A USB-OTG-to-Type-A cable followed by a short USB-Type-A-to-Mini-USB cable (still waiting for this to arrive, using a long one for the time being) connects the Pi Zero W to the USB port on the Woodpecker CNC board.

Now the CNC is completely standalone except for the 24V DC power supply cable.

Tidying Up

I also took this opportunity to secure all the wires for the Pi Zero W, Stepper Motors, and Limit Switches I had added with 2m of 10mm cable wrap. The one I got was quite awful, as it was not the spiral type where you can easily wrap around the wires, but instead have to deal with multiple tabs. Avoid this and get the spiral type, it is so much easier to deal with.

The cable wrap was then fastened to the CNC machine frame using cable ties.

Pi Camera

I love having a camera on my 3D printer, so I decided to add one to the CNC as well. I bought a 5MP Pi camera, which connects via a ribbon cable directly to the Pi Zero W. It comes with a 16cm cable, which is a bit short, I have ordered a 30cm cable so I can position the camera better.

To be able to stream the camera video to a web browser, we need to install the mjpg-streamer software (Note: This allows anyone with the URL to view the camera and access to your Pi, so be careful of where you connect your Pi to).

  • sudo apt-get install cmake libjpeg8-dev git
  • git clone https://github.com/jacksonliam/mjpg-streamer.git
  • cd mjpg-streamer
  • cd mjpg-streamer-experimental
  • make
  • sudo make install
  • Create a sytemd service script at /lib/systemd/system/mjpg-streamer.service:
# systemd service file to start mjpg-streamer


ExecStart=/usr/local/bin/mjpg_streamer -i "input_raspicam.so"
# Use SIGINT to stop
# Auto restart on crash
# Tag things in the log

  • Autostart the mjpg-streamer:
    • sudo systemctl enable mjpg-streamer
    • sudo systemctl start mjpg-streamer
  • In CNCJS's webcam widget, click on the gear icon, and then:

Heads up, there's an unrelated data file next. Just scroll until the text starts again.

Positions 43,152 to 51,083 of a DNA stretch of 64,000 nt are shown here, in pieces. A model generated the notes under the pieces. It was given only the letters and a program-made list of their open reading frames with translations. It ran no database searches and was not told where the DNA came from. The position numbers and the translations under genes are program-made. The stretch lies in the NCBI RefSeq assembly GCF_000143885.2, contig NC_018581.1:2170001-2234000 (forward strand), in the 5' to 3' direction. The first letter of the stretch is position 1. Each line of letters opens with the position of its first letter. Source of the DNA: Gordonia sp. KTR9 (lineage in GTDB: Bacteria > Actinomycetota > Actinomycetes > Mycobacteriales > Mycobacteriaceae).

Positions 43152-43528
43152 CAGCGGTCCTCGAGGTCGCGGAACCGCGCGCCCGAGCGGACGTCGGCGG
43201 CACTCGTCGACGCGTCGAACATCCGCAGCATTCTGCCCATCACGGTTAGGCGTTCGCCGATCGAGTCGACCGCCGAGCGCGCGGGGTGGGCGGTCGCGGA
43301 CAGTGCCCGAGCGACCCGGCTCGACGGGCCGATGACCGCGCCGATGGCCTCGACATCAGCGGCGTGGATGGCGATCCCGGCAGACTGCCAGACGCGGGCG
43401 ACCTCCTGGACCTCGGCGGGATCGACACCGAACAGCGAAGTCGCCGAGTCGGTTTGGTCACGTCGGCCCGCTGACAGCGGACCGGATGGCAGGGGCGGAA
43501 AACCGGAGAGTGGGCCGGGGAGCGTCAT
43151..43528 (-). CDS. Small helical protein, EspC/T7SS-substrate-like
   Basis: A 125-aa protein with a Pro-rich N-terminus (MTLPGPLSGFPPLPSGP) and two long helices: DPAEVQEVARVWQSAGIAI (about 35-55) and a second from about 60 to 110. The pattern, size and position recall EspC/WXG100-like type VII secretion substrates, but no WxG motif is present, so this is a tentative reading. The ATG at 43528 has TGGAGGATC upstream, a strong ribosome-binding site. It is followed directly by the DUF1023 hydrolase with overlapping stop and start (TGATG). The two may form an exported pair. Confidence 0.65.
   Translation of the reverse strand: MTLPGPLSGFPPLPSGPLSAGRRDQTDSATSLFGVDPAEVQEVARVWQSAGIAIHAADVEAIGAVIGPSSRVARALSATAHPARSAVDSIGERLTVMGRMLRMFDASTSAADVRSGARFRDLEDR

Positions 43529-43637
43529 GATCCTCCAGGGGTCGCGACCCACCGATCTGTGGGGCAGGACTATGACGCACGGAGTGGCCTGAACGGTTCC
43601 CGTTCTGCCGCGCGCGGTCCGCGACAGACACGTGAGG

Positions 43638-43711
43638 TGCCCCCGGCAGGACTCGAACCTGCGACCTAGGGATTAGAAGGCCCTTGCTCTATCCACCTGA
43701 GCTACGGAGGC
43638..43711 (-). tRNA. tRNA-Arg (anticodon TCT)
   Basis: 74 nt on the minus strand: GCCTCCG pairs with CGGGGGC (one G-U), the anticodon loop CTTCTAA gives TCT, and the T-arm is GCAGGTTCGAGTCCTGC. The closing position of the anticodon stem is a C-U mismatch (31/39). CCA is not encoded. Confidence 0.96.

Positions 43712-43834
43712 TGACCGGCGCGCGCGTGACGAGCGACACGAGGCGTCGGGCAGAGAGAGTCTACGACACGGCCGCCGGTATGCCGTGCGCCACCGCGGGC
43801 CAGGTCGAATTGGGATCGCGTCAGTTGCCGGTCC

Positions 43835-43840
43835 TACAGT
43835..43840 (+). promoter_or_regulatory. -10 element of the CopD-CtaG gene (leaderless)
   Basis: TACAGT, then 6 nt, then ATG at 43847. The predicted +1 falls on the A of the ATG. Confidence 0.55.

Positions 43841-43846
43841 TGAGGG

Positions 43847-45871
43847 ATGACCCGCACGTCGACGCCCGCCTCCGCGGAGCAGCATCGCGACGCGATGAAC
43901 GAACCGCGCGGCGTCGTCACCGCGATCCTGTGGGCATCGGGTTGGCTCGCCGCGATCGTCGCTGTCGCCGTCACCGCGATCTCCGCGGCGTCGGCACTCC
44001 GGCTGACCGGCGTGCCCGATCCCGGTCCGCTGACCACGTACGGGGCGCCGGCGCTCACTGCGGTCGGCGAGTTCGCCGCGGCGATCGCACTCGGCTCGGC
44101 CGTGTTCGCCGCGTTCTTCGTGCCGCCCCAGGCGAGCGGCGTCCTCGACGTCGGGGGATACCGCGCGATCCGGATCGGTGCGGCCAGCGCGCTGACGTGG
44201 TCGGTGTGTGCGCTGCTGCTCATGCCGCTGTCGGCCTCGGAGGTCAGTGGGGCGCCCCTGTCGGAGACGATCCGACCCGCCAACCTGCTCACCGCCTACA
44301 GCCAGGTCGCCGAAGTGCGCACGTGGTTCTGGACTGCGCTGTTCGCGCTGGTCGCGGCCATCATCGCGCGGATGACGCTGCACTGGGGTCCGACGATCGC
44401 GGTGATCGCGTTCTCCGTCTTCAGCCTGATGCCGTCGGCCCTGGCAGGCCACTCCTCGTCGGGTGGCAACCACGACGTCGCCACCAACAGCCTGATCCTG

• select "Use a M-JPEG stream over HTTP"
    • Enter the url as "http://picnc:8080/?action=stream" replacing picnc with the hostname/IP of your Pi Zero.

To attach the camera to the CNC frame, I designed a simple 3D-printed mount. I am still waiting for the longer camera cable to arrive, so the present location is not quite ideal. The Pi Camera board needs M2 mounting screws. While waiting for these to arrive, I temporarily used double-sided tape to fix the camera to the mount.

Now I can monitor the CNC work area through the CNC JS web interface:

Customizing CNCJS

Here are a few tweaks I found useful:

  • Create a Shutdown Command
    • The Pi Zero W should be shutdown properly before disconnecting power. To be able to do this from CNCJS, without having to login to the command prompt, I added a custom command for it.
      • Click on Settings (The gears on the extreme left)
      • Click on Commands in the menu on the left.
      • Click "+ New"
        • Title = Shutdown Pi
        • Command = sudo poweroff
        • Click "OK"
    • You can now shutdown the Pi from the cncjs web user interface. Just click on the "3 dots" on the top right, and select the "Shutdown Pi" command.

  • Remove unused widgets
    • Since the woodpecker CNC only understands GRBL, there is no need to have the Marlin, Smoothie and TinyG widgets inside CNCJS. I also do not need the Laser Widget.
      • Click on "Manage Widgets"
        • switch off Marlin Widget, Smoothie Widget, TinyG Widget and Laser Widget.
        • Press OK.

And In The End ...

Here is the end result:
It should be a bit neater once I get a shorter USB cable, and a longer camera cable. I might look into putting a cover on the woodpecker at some point. I think I should also make some sort of strain-relief for the cables going to the spindle.

Next, I will look into adding a Z-Probe.

And then maybe I will finally get around to actually producing something with this CNC !